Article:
When Arnold Donald took the helm as president and CEO of the Executive Leadership Council, a network of the nation’s most powerful African American executives, he came with a bold mandate to diversify America’s executive suites and boardrooms. In fact, he recently announced his “call to action,” a five-year initiative to push for at least one African American senior executive as an enterprise CEO or within two levels of that position at each of the largest publicly traded companies, and a net increase of at least 200 African Americans on such boards within a half decade.
Donald seeks to galvanize his membership of 500 senior executives around this effort at a time when African Americans represent less than 1% of the CEOs of the leading 500 publicly traded companies. And according to the report Missing Pieces: Women and Minorities on Fortune 500 Boards—2010 Alliance for Board Diversity Census, this segment has lost significant ground in America’s corporate boardrooms between 2004 and 2010. There have been some recent positive developments though: Next month, Donald Thompson will be installed as CEO of McDonald’s Corp., the world’s largest fast-food restaurant chain, and Rosalind G. Brewer was recently promoted to president and CEO of Sam’s Club, the mammoth division of Walmart that dwarfs some of the nation’s largest corporations.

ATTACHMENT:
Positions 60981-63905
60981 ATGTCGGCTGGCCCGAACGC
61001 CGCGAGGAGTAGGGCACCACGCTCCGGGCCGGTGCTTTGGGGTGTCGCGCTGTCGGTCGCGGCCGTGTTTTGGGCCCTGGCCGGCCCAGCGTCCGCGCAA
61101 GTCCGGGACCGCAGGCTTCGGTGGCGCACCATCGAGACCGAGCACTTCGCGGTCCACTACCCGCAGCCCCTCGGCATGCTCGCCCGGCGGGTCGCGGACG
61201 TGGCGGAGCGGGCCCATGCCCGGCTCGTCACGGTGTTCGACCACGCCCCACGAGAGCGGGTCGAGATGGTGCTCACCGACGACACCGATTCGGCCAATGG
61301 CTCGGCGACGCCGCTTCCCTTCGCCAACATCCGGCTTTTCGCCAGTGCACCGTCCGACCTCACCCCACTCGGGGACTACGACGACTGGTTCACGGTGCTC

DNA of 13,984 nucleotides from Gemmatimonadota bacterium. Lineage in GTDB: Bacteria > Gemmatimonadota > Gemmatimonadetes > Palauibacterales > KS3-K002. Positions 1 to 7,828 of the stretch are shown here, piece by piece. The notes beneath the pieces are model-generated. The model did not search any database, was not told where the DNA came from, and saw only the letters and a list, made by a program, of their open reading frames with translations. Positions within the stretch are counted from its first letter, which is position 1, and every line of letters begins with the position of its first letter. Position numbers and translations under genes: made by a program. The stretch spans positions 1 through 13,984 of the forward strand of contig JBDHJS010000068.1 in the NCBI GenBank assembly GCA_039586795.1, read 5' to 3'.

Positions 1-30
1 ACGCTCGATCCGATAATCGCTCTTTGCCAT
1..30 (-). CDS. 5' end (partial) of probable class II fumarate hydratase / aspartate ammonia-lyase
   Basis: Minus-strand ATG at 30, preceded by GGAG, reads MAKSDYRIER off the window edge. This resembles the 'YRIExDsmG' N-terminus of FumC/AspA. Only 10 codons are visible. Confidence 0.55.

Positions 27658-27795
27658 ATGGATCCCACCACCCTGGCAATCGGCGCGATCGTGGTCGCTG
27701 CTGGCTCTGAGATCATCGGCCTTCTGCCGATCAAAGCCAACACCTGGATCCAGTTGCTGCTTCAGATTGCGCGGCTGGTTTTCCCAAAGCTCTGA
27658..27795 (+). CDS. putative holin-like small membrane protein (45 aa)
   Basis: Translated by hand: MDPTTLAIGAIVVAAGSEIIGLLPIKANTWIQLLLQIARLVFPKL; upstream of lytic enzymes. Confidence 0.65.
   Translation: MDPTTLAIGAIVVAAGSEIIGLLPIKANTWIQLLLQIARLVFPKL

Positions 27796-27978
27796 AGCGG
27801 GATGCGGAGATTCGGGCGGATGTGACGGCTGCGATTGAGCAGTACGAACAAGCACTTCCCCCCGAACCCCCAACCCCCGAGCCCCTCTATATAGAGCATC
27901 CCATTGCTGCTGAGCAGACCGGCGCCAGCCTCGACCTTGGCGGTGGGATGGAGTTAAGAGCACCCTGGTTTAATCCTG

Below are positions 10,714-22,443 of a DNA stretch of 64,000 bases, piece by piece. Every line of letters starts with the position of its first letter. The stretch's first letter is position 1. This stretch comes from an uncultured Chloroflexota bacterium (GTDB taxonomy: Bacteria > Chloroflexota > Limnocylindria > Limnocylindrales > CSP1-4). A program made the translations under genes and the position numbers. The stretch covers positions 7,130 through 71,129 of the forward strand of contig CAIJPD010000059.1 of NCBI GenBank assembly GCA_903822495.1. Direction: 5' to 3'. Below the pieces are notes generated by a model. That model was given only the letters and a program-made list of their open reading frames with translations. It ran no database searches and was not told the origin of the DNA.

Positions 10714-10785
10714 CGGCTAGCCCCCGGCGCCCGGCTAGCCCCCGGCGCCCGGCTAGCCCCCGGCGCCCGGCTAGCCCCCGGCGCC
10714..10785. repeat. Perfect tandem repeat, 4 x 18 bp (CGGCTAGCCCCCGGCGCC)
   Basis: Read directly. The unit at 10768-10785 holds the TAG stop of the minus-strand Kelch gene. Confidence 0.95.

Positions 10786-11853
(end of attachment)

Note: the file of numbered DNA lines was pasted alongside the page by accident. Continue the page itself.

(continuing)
Tapped to head ELC more than a year ago by its board, Donald offered the right experience and credentials to impact global business leadership. He had previously served as chairman and CEO of Merisant Co., a manufacturer of food sweeteners, and during his tenure there was named the 1997 Black Enterprise Corporate Executive of the Year. Here he discusses how “the power of inclusion can result in advancing major corporations and growth of increasing shareholder value.”
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